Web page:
Filed under: Arts Marketing,Business of Arts,Business relationships,Marketing Ideas — Rebecca Coleman @ 7:02 am
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Why?

According to Arts and Entertainment Infozine: People who participate in the arts through electronic media are nearly three times as likely to attend live benchmark arts events as non-media participants.

What does this mean?

Well, in the States, The National Endowment for the Arts did a survey in 2008 called the Survey of Public Participation in the Arts (SPPA). The survey measured demographic characteristics of U.S. adults that participated in the arts (such as concerts, plays, and dance performances) via electronic media (e.g., TV, radio, computers and portable media devices). It also looked at how people participate in the arts using their computers. The final result is called Audience 2.0: How Technology Influences Arts Participation.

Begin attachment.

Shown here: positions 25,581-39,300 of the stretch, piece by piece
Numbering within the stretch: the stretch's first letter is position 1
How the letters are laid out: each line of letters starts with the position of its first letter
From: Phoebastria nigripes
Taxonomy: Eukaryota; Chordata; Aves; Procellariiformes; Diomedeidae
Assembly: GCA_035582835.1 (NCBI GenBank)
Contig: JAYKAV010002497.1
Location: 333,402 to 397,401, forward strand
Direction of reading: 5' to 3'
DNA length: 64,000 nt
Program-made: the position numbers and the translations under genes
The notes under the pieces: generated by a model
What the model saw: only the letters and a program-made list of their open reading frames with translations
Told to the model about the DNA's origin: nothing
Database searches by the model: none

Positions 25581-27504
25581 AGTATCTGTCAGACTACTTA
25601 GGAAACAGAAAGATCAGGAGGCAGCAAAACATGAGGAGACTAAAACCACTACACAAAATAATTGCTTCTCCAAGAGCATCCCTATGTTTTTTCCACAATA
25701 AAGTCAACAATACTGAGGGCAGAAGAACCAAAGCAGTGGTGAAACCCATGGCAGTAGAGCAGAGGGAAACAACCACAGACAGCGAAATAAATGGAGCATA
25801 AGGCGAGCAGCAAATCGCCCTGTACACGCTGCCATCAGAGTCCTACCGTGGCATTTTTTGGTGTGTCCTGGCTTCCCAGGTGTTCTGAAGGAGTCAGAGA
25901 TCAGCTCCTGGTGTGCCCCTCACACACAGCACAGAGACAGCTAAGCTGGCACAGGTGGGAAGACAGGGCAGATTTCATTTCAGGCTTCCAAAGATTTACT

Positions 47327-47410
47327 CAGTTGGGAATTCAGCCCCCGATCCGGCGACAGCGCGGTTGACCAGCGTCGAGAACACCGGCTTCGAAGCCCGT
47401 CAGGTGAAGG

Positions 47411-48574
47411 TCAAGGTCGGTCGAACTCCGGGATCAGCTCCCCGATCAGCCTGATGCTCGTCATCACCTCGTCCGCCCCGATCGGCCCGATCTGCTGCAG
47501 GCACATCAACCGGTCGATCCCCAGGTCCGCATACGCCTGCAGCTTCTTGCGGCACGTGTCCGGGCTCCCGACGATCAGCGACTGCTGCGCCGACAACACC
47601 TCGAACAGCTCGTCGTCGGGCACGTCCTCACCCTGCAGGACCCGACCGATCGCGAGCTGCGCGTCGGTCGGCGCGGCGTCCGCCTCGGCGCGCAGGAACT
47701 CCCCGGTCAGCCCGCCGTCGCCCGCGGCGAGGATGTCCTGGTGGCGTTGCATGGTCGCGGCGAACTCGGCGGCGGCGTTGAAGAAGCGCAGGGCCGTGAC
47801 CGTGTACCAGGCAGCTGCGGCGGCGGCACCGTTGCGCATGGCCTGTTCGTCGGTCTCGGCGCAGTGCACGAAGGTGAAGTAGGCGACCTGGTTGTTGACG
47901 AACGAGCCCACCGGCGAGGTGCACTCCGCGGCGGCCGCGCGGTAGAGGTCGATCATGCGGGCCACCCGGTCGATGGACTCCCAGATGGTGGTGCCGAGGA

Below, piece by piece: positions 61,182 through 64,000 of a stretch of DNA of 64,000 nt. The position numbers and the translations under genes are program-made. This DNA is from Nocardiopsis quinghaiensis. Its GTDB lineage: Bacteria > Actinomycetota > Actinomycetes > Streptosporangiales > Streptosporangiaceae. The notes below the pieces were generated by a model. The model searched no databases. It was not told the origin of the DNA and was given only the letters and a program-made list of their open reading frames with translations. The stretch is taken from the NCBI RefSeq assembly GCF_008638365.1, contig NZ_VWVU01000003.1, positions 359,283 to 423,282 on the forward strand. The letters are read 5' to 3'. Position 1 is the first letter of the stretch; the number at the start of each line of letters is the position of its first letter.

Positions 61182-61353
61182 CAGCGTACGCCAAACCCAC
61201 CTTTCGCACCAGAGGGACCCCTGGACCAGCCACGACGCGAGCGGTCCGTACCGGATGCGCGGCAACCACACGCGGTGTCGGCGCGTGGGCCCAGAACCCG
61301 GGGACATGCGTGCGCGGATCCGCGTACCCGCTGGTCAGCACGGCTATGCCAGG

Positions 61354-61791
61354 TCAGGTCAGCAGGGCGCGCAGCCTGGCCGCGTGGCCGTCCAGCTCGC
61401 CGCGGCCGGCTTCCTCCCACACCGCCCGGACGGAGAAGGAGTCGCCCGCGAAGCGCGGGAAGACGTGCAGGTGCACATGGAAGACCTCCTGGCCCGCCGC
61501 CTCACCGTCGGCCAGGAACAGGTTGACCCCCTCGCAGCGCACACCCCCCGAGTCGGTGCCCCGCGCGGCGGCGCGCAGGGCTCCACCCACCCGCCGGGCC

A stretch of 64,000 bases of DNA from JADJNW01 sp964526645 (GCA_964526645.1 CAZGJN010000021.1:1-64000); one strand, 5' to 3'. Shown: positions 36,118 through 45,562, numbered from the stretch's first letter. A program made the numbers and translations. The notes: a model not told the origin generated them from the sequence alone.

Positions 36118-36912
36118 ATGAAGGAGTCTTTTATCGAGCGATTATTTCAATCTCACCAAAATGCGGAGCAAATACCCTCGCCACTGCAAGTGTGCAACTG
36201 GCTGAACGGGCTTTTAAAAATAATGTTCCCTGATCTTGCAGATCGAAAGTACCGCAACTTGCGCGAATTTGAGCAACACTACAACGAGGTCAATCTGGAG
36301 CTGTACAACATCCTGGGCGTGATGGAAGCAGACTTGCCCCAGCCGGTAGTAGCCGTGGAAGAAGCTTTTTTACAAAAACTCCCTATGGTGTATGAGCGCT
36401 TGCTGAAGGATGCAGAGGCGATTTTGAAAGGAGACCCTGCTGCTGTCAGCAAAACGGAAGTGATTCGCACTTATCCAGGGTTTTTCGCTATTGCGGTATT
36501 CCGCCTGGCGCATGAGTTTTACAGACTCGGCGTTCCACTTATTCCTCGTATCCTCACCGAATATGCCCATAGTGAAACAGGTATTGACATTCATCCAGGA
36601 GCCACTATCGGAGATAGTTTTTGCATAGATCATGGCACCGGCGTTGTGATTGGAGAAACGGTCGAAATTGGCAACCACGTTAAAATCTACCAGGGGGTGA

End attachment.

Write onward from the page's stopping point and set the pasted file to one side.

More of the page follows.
The findings are very interesting: basically, American adults who participated in arts via thier computers (by, say, looking at paintings on line, or downloading and listening to audio books) were much more likely to attend live art events.

I guess this makes sense: if someone is interested in the arts, they will participate in it however they can. But I think we constantly live in the fear that, if we put our work out there, no one will want to pay us for it. No one will want to see it live.

This appears to not be the case.

Arts participation through the media does not appear to “replace” live arts attendance, personal arts performance, or arts creation. In fact, arts engagement through media is associated with higher rates of participation in those activities.
–Audience 2.0: How Technology Influences Arts Participation

Okay, so this is an American survey, but still, pretty interesting stuff.

Download and read the multi-media survey yourself: Audience 2.0: How Technology Influences Arts Participation
Source: How Americans Use Electronic Media to Participate in the Arts